You would think that Surya Ramkumar would have no time for anything else aside from her family (she has two young girls) and her job (she’s a Partner at international consulting firm McKinsey & Company). But even if it means getting up at the crack of dawn, Surya makes time to write. For her, writing is not just a hobby, it’s an essential activity. As she says, ‘Writing is how I fulfil my need to create. It offers me a medium to process my thoughts and give freedom to my imagination’.
Surya hails from India but has lived most of her life abroad—Saudi Arabia, Singapore, Nigeria, South Africa, Germany, and the UK—and has collected great fuel for her fiction along the way. For nearly 10 years, she’s lived in the Netherlands with her daughters and husband. She’s currently a member of our Monday workshop. We recently caught up with her to find out the why’s, what’s and how’s of her writing practice.
Q: What is your writer’s origin story?
A: I have always loved to write, and looked up to great writers as role models. The transition from a hobby writer to a serious practitioner of the craft is somewhat blurred for me. I joined my first writing workshop in 2007, and since then have attended various courses to hone the craft. What made me sign up for the first one was curiosity, what kept me coming was the recognition that this is an art just like any other, and training, apprenticeship and feedback are critical for becoming a great writer.
Q: What does your process look like?
A: I do my best writing between 5:30 and 7:30 AM. I typically write 2-3 mornings a week at my cozy writing desk nestled in our attic room, which is lined from floor to ceiling with books. As for inspiration, I am lucky to have a job and life where I meet people from diverse backgrounds, nationalities, careers and interests. While I rarely write about people I know directly, I get inspiration from my interactions with them. I typically start with either a theme or a character, after which I decide on a form and narrative style. The process of planning and writing tends to be quite iterative, until I have a first draft that I am happy with, at which point I put on the metaphorical editor’s hat.
Q: How has writing had an effect on other aspects of your life?
A: Writing helps me to be calmer, and manage the daily stresses of a hectic life. In difficult situations, I have often tried to write about it from the perspective of someone else—literally, imagining myself walking in someone else’s shoes and seeing the world through their eyes. Fictionalizing the situation and writing out potential endings to ongoing situations helps me think through them in a more rational but empathetic way.
Q: What’s the most valuable thing you’ve learned from the workshop?
A: If I had to pick one, the most valuable element of craft I’ve learned is paying attention to and deliberately shaping the tone and mood of a narrative. I have also become a better reader, because I have learned to pay more attention to the techniques that writers use, even those whose writing seems so effortless on casual reading.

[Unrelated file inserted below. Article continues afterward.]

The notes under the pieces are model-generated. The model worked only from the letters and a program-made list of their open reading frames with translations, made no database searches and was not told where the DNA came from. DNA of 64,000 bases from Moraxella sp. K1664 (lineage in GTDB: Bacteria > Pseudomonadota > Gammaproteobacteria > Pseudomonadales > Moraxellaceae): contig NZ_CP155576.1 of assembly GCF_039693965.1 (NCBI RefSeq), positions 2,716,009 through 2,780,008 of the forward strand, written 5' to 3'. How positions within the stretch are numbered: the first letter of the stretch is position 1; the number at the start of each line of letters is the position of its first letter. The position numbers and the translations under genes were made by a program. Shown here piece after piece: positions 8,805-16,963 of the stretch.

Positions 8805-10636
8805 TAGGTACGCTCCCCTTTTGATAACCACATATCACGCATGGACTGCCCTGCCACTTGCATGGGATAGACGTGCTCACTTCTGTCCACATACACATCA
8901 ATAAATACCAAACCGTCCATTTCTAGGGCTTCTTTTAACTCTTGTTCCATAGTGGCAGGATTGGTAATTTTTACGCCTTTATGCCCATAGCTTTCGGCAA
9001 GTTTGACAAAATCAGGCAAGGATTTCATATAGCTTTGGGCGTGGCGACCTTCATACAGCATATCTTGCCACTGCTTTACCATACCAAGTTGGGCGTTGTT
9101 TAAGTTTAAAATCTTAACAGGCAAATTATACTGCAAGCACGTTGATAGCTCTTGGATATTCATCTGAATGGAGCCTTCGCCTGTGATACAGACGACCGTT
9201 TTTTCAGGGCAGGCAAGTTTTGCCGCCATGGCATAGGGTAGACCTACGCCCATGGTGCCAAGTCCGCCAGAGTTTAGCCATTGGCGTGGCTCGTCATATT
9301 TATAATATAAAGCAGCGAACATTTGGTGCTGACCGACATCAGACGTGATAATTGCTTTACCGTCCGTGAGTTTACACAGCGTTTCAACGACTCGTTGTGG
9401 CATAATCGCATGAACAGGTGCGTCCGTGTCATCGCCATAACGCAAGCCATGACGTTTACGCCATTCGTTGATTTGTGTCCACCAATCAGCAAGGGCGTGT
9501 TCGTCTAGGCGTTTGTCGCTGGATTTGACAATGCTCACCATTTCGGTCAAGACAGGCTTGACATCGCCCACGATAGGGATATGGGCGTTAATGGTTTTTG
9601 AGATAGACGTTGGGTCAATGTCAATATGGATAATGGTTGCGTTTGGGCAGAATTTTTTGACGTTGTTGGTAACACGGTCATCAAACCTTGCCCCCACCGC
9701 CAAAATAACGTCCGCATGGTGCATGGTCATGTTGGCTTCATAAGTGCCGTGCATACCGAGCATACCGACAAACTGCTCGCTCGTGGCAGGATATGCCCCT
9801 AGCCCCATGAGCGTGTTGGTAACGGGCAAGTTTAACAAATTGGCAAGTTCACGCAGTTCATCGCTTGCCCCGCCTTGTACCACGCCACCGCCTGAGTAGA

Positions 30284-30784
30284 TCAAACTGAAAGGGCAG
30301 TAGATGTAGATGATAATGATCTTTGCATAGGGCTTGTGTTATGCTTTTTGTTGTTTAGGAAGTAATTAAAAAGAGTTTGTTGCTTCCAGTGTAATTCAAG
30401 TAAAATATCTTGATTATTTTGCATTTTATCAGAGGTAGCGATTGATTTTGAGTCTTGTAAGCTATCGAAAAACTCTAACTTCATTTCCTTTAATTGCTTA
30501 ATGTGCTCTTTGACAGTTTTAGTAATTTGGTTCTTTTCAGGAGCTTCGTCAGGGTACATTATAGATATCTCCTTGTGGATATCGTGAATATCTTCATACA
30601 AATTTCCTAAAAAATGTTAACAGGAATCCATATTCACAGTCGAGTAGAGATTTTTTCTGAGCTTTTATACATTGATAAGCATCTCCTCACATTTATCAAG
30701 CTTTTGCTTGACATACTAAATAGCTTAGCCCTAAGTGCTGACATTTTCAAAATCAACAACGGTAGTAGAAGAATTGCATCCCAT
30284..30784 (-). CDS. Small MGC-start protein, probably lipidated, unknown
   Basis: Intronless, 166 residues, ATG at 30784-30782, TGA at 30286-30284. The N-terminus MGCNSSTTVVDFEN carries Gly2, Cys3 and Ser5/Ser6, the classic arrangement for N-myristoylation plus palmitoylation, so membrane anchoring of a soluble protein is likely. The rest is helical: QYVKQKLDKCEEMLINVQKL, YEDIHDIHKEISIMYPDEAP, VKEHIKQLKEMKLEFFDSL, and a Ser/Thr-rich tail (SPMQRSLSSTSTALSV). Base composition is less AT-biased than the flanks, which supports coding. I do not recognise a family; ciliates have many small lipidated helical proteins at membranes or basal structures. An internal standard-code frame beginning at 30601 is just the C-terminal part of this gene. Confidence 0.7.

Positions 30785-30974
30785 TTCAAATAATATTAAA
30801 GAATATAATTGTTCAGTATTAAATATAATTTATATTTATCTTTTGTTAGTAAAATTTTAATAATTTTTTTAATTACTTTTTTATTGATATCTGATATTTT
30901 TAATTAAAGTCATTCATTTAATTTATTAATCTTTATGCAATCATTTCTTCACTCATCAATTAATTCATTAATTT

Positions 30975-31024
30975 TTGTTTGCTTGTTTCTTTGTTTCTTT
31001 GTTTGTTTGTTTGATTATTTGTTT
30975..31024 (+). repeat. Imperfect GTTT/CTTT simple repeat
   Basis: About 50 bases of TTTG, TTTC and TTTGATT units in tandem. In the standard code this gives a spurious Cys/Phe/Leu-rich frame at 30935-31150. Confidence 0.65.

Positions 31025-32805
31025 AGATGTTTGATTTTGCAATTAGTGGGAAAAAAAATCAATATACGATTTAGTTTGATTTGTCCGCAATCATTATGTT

Q: What’s been the most surprising thing about your workshop experience?
A: I have been amazed and pleasantly surprised by the high caliber and commitment of the teachers and the fellow students I have met. It is an environment where everyone is genuinely committed to helping each other become better writers, and I enjoy the camaraderie and shared passion. When I first signed up, I was apprehensive about sharing my writing with a group of people I had never met. But after a lesson or two, I felt completely comfortable and appreciate the honest and constructive feedback.
Q: What’s the weirdest thing you’ve written about?
A: I should probably write about weird things more! My writing tends to be quite realistic, not that reality is not weird. Probably the weirdest is floating cloud bubbles of meeting appointments on a CEO’s virtual calendar that then get a life and mind of their own.
Q: What’s on your list of favorite books? And your most hated list?
A: To name a few favorites: Doris Lessing’s “The Grass is Singing”, Kazuo Ishiguro’s “Never Let Me Go”, Jhumpa Lahiri’s short stories. I don’t quite have a most hated list—if I don’t like a book, I stop reading, and I don’t think it’s fair to judge something until you have fully read it.
Q: What’s a topic or experience you would like to write about but haven’t yet?
A: Recently, I read up on Artificial Intelligence as part of my work, and my mind couldn’t help but wander into fictional possibilities—I would love to attempt to incorporate the blurring of human and tech into a story.
Q: What are your plans for the future? What do you hope to achieve in the next year?
A: I hope to continue learning new skills, both through writing and through reading like a writer. Book by book, story by story, if I can be better at the end of the year than when I started, I will be very happy.